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errno(9) [netbsd man page]

ERRNO(9)						   BSD Kernel Developer's Manual						  ERRNO(9)

NAME
errno -- kernel internal error numbers SYNOPSIS
#include <sys/errno.h> DESCRIPTION
This section provides an overview of the error numbers used internally by the kernel and indicate neither success nor failure. These error numbers are not returned to userland code. DIAGNOSTICS
Kernel functions that indicate success or failure by means of either 0 or an errno(2) value sometimes have a need to indicate that ``special'' handling is required at an upper layer or, in the case of ioctl(2) processing, that ``nothing was wrong but the request was not handled''. To handle these cases, some negative errno(2) values are defined which are handled by the kernel before returning a different errno(2) value to userland or simply zero. The following is a list of the defined names and their meanings as given in <errno.h>. It is important to note that the value -1 is not used, since it is commonly used to indicate generic failure and leaves it up to the caller to determine the action to take. -2 EJUSTRETURN Modify regs, just return. No more work is required and the function should just return. -3 ERESTART Restart syscall. The system call should be restarted. This typically means that the machine dependent system call trap code will reposition the process's instruction pointer or program counter to re-execute the current system call with no other work required. -4 EPASSTHROUGH Operation not handled by this layer. The operation was not handled and should be passed through to another layer. This often occurs when processing ioctl(2) requests since lower layer processing may not handle something that subsequent code at a higher level will. -5 EDUPFD Duplicate file descriptor. This error is returned from the device open routine indicating that the l_dupfd field contains the file descriptor information to be returned to the caller, instead of the file descriptor that has been opened already. This error is used by cloning device multiplexors. Cloning device multiplexors open a new file descriptor and associate that file descriptor with the appropriate cloned device. They set l_dupfd to that new file descriptor and return EDUPFD. vn_open(9) takes the file descriptor pointed to by l_dupfd and copies it to the file descriptor that the open call will return. -6 EMOVEFD Move file descriptor. This error is similar to EDUPFD except that the file descriptor in l_dupfd is closed after it has been copied. SEE ALSO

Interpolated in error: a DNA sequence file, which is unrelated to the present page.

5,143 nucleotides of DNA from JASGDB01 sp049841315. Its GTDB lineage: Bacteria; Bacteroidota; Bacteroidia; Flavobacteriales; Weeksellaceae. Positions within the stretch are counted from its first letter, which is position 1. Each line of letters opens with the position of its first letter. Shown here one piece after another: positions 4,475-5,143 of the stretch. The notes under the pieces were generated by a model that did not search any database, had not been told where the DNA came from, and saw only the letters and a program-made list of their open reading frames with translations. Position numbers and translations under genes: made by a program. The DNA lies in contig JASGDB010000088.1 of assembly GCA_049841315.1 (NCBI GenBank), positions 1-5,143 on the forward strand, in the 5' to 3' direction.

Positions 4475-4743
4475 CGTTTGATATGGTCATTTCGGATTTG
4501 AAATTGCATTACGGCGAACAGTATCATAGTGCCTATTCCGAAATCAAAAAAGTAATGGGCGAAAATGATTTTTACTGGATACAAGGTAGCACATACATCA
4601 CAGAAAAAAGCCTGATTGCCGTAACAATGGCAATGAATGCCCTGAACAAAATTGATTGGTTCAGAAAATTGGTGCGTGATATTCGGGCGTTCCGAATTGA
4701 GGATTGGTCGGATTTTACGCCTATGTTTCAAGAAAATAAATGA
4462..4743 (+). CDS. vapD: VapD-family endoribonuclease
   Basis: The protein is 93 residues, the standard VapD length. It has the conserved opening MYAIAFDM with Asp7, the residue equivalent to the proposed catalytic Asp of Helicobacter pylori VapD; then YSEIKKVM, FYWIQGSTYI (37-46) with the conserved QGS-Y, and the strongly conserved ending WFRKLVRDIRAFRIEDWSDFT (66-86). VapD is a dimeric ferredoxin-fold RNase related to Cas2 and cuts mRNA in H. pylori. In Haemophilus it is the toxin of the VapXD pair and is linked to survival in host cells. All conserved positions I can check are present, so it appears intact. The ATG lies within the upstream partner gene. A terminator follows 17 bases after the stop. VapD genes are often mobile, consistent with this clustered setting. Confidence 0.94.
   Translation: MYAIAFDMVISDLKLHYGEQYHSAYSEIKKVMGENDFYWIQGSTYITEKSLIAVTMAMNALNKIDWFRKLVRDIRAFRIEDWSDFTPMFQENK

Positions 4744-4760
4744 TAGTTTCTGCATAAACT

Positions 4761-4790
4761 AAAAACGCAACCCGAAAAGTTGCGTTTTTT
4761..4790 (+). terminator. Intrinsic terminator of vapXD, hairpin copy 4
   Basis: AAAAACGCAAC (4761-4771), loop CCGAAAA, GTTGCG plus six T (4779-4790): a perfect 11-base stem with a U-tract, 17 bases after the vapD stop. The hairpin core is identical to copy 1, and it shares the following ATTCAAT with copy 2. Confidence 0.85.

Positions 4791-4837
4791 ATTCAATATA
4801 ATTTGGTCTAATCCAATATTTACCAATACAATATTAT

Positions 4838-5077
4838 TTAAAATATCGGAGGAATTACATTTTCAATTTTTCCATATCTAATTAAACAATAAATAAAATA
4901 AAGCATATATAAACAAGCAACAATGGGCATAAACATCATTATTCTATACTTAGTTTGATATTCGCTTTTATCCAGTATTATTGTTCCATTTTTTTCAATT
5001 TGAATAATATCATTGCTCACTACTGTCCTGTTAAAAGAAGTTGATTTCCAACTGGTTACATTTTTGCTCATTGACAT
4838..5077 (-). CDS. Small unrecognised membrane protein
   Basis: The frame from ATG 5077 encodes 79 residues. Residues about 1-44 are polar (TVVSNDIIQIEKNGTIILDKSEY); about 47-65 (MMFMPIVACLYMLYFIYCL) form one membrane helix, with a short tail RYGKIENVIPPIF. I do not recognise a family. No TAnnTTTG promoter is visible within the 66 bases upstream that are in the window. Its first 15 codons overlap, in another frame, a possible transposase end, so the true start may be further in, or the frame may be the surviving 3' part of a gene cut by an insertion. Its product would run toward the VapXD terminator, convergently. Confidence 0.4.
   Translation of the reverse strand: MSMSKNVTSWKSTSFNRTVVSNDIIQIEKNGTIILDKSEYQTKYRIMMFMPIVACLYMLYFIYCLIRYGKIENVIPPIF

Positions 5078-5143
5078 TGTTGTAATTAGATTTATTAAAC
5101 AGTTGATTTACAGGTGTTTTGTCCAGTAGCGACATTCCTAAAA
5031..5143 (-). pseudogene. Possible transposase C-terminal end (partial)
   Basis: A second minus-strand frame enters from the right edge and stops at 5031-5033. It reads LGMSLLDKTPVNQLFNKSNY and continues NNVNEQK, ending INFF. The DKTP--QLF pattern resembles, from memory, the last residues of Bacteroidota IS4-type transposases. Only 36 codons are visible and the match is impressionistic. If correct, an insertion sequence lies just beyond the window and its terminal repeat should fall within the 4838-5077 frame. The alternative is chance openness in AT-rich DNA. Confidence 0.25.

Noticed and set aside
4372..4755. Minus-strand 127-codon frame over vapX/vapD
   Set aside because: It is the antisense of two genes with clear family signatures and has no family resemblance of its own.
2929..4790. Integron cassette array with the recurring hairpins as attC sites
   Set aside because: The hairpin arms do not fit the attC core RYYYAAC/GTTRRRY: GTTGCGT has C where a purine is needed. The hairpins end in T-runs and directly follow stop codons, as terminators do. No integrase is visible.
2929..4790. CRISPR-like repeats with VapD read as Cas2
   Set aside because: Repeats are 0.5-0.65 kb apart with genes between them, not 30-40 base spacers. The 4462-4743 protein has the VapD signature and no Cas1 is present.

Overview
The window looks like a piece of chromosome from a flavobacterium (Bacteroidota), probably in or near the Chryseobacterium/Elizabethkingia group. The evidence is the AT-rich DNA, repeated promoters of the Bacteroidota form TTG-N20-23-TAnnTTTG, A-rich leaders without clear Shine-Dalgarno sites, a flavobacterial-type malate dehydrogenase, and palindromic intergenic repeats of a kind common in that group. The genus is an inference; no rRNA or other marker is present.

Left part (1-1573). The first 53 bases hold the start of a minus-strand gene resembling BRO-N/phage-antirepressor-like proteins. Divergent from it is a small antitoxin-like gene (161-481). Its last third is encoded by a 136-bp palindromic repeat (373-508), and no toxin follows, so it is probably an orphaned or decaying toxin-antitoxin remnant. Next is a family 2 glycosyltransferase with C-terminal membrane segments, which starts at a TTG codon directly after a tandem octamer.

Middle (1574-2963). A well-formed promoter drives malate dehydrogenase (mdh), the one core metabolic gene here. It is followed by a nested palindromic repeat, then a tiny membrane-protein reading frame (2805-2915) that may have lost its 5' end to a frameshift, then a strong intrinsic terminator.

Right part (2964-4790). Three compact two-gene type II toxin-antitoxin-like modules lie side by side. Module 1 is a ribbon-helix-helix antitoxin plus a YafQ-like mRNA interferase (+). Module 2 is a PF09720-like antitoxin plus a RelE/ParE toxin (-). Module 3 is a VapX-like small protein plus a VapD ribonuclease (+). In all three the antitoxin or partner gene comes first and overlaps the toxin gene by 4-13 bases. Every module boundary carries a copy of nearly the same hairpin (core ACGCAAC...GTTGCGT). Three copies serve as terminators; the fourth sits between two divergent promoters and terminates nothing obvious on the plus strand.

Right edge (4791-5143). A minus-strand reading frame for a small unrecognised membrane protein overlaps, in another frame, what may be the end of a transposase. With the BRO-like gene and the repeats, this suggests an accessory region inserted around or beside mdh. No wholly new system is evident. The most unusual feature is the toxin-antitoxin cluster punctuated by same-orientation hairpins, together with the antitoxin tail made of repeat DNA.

errno(2), ioctl(9) HISTORY
An errno manual page appeared in Version 6 AT&T UNIX. This errno manual page appeared in NetBSD 3.0. BSD
December 3, 2004 BSD

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IOCTL(2)						     Linux Programmer's Manual							  IOCTL(2)

NAME
ioctl - control device SYNOPSIS
#include <sys/ioctl.h> int ioctl(int d, int request, ...); DESCRIPTION
The ioctl function manipulates the underlying device parameters of special files. In particular, many operating characteristics of charac- ter special files (e.g. terminals) may be controlled with ioctl requests. The argument d must be an open file descriptor. The second argument is a device-dependent request code. The third argument is an untyped pointer to memory. It's traditionally char *argp (from the days before void * was valid C), and will be so named for this discussion. An ioctl request has encoded in it whether the argument is an in parameter or out parameter, and the size of the argument argp in bytes. Macros and defines used in specifying an ioctl request are located in the file <sys/ioctl.h>. RETURN VALUE
Usually, on success zero is returned. A few ioctls use the return value as an output parameter and return a nonnegative value on success. On error, -1 is returned, and errno is set appropriately. ERRORS
EBADF d is not a valid descriptor. EFAULT argp references an inaccessible memory area. ENOTTY d is not associated with a character special device. ENOTTY The specified request does not apply to the kind of object that the descriptor d references. EINVAL Request or argp is not valid. CONFORMING TO
No single standard. Arguments, returns, and semantics of ioctl(2) vary according to the device driver in question (the call is used as a catch-all for operations that don't cleanly fit the Unix stream I/O model). See ioctl_list(2) for a list of many of the known ioctl calls. The ioctl function call appeared in Version 7 AT&T Unix. SEE ALSO
execve(2), fcntl(2), ioctl_list(2), mt(4), sd(4), tty(4) BSD Man Page 2000-09-21 IOCTL(2)
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